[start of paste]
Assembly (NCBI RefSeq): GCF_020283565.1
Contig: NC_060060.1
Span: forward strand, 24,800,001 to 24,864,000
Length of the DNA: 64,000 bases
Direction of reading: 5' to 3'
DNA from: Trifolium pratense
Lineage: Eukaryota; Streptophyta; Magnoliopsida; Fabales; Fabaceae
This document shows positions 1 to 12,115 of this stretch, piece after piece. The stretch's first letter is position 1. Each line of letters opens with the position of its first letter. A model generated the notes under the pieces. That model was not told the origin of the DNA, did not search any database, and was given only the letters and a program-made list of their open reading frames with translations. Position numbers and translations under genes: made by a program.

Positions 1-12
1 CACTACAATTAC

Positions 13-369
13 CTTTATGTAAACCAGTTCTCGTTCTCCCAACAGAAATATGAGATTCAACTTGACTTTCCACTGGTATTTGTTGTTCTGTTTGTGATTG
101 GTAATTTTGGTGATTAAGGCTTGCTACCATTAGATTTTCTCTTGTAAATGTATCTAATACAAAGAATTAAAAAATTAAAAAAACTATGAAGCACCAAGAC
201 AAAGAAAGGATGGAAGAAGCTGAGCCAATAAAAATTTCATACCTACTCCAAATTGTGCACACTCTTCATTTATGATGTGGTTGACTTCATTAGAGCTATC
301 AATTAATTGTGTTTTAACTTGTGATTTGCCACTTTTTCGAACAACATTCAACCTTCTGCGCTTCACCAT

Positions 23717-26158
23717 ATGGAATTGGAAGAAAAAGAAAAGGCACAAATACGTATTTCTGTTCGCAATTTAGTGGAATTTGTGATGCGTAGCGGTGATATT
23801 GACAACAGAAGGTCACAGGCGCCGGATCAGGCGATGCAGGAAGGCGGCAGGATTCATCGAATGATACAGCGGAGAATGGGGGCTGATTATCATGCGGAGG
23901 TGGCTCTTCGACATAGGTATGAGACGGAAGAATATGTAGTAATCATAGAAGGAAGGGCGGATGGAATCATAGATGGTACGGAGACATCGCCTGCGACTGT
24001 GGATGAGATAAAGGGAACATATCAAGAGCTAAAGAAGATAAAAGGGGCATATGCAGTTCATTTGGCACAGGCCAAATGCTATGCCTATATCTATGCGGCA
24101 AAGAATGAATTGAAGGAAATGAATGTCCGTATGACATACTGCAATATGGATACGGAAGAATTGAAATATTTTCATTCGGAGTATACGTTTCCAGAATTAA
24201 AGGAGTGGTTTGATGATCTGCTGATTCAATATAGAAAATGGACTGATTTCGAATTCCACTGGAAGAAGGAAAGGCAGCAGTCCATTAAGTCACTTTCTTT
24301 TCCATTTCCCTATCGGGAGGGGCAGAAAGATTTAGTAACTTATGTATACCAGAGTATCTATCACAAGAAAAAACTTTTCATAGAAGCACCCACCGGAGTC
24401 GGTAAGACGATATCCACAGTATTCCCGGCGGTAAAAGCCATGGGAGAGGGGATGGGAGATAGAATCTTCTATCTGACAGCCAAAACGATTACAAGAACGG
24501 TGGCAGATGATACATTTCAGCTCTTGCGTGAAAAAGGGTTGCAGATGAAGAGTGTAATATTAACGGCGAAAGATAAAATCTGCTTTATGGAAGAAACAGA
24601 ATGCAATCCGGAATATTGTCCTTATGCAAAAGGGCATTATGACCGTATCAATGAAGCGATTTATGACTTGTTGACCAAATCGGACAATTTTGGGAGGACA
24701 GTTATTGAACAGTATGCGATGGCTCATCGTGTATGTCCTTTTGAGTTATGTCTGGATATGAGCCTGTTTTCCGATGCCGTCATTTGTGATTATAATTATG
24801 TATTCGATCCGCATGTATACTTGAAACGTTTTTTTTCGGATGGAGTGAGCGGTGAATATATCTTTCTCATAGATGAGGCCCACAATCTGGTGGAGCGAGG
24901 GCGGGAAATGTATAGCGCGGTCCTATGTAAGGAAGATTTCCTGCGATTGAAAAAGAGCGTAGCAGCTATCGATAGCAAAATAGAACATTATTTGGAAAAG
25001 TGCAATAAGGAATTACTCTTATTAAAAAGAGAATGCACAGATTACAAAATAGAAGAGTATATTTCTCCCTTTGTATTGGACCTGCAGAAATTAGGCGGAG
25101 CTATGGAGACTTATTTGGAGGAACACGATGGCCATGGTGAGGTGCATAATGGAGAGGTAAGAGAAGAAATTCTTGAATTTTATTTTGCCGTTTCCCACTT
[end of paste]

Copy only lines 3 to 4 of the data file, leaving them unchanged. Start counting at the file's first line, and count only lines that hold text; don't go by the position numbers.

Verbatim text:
Span: forward strand, 24,800,001 to 24,864,000
Length of the DNA: 64,000 bases